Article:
In the first reaction from the Obama administration to the People’s Bank of China’s almost 2.0 percent cut in the yuan’s reference rate to the dollar, the Treasury said it had pressed China for a more flexible exchange rate that reflects the market. Going forward, the yuan will be fixed at a rate within 2 percentage points of the previous day’s market rate.
“The argument that China is trying to spur growth by weakening its currency to spur exports does not strike us as very convincing”, said Paul Gruenwald, S&P’s chief economist for Asia-Pacific. Republication or redistribution of content provided by EconoTimes is expressly prohibited without the prior written consent of EconoTimes, except for personal and non-commercial use.
Falling commodity prices have been blamed for producer price deflation, putting China at risk of repeating the deflationary cycle that blighted Japan for decades.
About 7.1 billion shares changed hands on US exchanges, compared with the 6.9 billion daily average for the month to date, according to data from BATS Global Markets.
“This is a sign to markets that they are not seeking a massive devaluation“, Brown Brothers Harriman head of currency strategy Marc Chandler told The Financial Times. For a second day in a row, China’s central bank devalued its currency. But when that did little to assuage market turbulence, the government changed course by instructing state-owned Chinese banks in the final minutes of trading to sell dollars on its behalf, the Wall Street Journal reports.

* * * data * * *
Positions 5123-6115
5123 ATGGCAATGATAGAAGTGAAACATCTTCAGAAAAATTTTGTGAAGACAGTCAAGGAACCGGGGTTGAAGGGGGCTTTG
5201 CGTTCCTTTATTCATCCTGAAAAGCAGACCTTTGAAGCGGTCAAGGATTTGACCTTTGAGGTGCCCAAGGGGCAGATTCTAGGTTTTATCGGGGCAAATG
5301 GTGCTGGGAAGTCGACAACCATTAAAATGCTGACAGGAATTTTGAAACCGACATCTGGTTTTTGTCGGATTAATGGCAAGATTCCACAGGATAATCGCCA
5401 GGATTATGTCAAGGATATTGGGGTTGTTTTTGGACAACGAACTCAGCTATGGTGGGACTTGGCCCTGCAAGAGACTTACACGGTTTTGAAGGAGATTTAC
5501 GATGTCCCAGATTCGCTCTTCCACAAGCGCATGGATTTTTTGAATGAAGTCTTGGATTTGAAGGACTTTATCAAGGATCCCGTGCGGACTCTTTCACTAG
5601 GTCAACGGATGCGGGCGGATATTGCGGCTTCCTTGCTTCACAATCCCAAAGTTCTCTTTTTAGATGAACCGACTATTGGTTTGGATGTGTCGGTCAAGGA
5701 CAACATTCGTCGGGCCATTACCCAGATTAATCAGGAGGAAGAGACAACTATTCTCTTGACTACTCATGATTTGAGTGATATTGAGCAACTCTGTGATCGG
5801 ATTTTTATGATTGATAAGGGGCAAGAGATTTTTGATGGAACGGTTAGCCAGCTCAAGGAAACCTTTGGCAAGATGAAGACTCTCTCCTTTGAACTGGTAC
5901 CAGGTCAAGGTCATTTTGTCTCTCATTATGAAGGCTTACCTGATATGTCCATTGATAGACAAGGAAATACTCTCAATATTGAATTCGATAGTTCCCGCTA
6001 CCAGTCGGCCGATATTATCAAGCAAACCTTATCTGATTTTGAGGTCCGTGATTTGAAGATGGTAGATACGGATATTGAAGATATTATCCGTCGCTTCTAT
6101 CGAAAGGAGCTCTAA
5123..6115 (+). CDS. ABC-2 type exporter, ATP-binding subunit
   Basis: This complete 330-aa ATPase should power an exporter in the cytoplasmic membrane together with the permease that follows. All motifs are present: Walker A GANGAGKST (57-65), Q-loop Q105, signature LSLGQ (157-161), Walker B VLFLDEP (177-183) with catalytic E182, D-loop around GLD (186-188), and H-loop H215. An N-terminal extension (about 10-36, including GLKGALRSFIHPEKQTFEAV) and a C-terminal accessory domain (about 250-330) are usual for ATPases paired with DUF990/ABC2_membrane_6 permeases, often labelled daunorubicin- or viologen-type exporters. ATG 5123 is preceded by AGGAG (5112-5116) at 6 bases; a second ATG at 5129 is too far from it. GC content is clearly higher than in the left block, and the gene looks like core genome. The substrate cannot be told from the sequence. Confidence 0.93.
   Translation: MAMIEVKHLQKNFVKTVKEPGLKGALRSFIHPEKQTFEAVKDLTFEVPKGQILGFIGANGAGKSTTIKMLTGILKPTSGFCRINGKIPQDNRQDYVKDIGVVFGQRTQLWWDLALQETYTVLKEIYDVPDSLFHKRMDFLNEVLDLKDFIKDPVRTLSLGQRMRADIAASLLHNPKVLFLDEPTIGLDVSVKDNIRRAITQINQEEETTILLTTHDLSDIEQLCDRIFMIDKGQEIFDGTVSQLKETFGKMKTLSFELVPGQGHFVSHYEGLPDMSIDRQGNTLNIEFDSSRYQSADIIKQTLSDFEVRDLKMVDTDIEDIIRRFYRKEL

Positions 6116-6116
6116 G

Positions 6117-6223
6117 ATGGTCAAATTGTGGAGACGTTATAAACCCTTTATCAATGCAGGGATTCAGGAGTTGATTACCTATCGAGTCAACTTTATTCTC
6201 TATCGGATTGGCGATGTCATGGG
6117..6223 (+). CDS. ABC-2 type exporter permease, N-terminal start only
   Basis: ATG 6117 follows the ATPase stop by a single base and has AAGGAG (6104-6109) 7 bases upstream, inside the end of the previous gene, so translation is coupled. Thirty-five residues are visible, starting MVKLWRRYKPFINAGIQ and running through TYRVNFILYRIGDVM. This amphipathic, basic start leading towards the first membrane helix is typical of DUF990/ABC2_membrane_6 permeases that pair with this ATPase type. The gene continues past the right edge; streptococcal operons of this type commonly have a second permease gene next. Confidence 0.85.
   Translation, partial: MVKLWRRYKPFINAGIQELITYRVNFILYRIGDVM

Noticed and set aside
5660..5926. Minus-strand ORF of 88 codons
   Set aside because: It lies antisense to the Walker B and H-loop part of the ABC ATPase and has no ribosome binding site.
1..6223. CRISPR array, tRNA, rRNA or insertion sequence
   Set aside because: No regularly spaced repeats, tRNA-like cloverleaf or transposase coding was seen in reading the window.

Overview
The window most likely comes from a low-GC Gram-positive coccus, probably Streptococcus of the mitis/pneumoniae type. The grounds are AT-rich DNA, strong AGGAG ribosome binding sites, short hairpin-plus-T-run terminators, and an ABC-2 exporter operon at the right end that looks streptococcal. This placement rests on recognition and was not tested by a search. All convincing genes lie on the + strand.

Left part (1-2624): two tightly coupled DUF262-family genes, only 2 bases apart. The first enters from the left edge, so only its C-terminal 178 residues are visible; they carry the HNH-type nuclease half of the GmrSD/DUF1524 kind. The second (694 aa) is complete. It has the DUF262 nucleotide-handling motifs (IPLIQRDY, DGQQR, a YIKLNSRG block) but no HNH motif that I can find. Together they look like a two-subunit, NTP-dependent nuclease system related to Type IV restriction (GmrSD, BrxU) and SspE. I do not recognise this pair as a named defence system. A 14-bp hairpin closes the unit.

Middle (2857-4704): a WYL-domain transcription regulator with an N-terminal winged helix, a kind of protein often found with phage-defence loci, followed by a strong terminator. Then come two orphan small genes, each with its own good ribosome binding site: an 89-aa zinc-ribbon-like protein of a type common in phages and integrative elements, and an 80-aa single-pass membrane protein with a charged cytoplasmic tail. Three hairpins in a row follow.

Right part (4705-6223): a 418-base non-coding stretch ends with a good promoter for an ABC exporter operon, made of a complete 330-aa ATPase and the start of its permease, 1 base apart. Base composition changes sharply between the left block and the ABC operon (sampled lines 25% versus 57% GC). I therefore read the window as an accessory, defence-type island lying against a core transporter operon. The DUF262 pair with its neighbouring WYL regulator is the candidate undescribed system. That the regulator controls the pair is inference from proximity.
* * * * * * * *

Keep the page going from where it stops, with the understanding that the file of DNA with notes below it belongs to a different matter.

“China is the only major saver with an overvalued currency and would benefit from a weaker renminbi as it rebalances towards consumer spending”. “Combine that with uncertainty around the US Federal Reserve’s upcoming interest rate hike”, she said.
He said, “These fundamentals would cause any free-floating currency to fall in value, so it should not come as a surprise to see the devaluation occurring and further weakness could follow as China attempts to give provide its exporters with a more competitive environment”.
China, the world’s second-largest economy, wants to be included in the IMF’s Special Drawing Rights (SDR) basket.
China’s decision to tolerate a weaker currency has fanned fears its economy, long an engine of global growth, is slowing much faster than thought.
India’s exports will be hit and the trade deficit might widen after the devaluation of Chinese currency yuan by 2%, which is bound to raise the competitiveness of outbound shipments from the neighbouring country, Federation of Indian Export Organisations(FIEO) said on Tuesday.
China’s three mid-point shifts have now shaved 4 per cent off the yuan since Monday.
This means the U.S. dollar appreciates, or rises in value, which hurts prospects for U.S. exporters because their products become more expensive overseas, says Fuqua School of Business professor Campbell Harvey.
RESPONSE: The global Monetary Fund welcomed Beijing’s move to loosen its exchange rates.